How many meetings do you have every day and every week where you feel like, at the end of it, you’re not sure what was accomplished? You’re not alone. Estimates show that we waste $37 billion a year on unproductive meetings. In fact, of the 55 million meetings that occur each week, 71% are considered unproductive. Whether you agree with these findings or not, most people would probably say that the meetings could be more effective—and shorter. Here’s the key to making that happen.
How to Make Your Meetings More Productive
Many of you may view meetings as a necessary evil. It’s impossible to avoid them completely; no matter your industry, having meetings is a way to pull teams together to collaborate and make decisions. But if you find these events simply a waste of time, ComputerWorld suggests you may be doing them wrong. They have a few tips that may help your next meeting be a little more productive, such as:
- Before scheduling the meeting ask one basic question: Is this meeting necessary? Can it be handled on Slack, in an email, or some other non-meeting format?
- Next, ask whether all of the attendees are really vital to the meeting. Who absolutely must attend the meeting? Do you need three representatives from one department or will one work just fine?
- What about an agenda? Without an agenda, the meeting becomes an aimless exercise in…anything that crops up. Consider an agenda for every meeting with goals and a time limit for each topic. Then assign someone (that might be you) to run the meeting and keep everything on track. But before that happens, look at the agenda one last time and make sure an email won’t reach the same goals.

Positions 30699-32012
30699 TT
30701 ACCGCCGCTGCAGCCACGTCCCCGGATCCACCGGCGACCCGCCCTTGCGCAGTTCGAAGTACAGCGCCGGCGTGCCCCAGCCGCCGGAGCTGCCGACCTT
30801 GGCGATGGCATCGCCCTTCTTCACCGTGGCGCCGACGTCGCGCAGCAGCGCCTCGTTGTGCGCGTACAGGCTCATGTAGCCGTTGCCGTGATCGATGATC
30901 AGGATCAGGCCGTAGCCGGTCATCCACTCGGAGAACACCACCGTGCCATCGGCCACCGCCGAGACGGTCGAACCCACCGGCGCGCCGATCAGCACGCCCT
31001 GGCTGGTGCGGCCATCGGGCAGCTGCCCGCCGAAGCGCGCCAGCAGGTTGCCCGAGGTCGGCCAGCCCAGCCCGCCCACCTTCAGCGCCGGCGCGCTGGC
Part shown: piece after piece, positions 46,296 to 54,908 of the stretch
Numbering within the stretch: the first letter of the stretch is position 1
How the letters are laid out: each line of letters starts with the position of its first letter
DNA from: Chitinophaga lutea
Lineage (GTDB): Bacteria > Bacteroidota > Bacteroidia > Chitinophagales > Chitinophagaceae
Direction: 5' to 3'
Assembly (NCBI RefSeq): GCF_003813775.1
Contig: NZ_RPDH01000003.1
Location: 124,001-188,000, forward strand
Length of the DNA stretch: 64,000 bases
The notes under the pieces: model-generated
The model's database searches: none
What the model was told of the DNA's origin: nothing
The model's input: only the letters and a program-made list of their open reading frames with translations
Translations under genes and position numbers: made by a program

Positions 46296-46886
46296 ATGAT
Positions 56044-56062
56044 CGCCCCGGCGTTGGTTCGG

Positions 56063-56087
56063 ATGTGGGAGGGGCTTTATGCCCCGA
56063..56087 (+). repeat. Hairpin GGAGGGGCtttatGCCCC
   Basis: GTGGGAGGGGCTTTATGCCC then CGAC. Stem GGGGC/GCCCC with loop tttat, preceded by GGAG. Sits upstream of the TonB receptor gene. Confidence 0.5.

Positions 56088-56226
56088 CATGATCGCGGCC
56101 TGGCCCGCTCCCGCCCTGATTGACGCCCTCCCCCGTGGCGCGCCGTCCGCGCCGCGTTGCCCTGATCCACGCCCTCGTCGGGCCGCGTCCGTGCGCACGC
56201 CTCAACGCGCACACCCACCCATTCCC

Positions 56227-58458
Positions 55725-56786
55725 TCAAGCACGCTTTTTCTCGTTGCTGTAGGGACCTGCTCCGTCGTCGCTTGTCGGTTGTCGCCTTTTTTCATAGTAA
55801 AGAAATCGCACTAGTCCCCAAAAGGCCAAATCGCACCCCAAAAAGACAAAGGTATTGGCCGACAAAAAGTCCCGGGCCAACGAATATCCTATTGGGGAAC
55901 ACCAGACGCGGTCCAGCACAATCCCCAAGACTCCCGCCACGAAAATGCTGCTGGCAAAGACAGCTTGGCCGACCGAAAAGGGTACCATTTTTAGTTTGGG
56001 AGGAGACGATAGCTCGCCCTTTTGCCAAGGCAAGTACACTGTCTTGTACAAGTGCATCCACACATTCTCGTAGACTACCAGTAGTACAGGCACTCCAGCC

- Send out the agenda, the goals for the meeting, and anything that should be reviewed before the meeting in advance.
- Start the meeting on time instead of waiting for stragglers. This creates a corporate culture where things run on time and you either get on the ship or don’t. Set the standard for punctuality and stick to it.
- Start the meeting by reviewing why you’re here, the agenda, and the goals for the meeting. Set roles and responsibilities. Who is facilitating? Is someone taking notes?
- Stick to the agenda and time limits for each topic. Parking lot ideas or questions that pop up that don’t fit the agenda and topics that were unable to be resolved within the allotted time limit(meaning, put them aside to follow-up on at a later time) Also consider canceling meetings that fail to have clear agendas.
- Assign action items to attendees and ensure everyone is clear on the deadlines for those to be completed.
- Send a recap email after the meeting, including a breakdown of what action items each attendee is responsible for. Consider recording the meeting for those unable to attend. Include the link to the meeting recording in your recap email and you can also utilize the automated transcript feature for your video conference to share that document as well.
- Conclude the meeting on time. If there are additional areas that need to be covered, you have the parking lot to go back to. Also, the meeting facilitator should follow up on tasks and assignments to be sure attendees are clear on the next steps.
You may also want to use a five-minute buffer at the top of every hour. That way, if people are in back-to-back meetings, having your 1 pm meeting start at 1:05 gives you a critical bio break.
If your company culture is too meeting-centric and wasteful, it’s sometimes an indicator that you need a change of scenery. That’s where Blackstone Talent Group can help. We match top IT talent with the best employers. Call on us to find out more.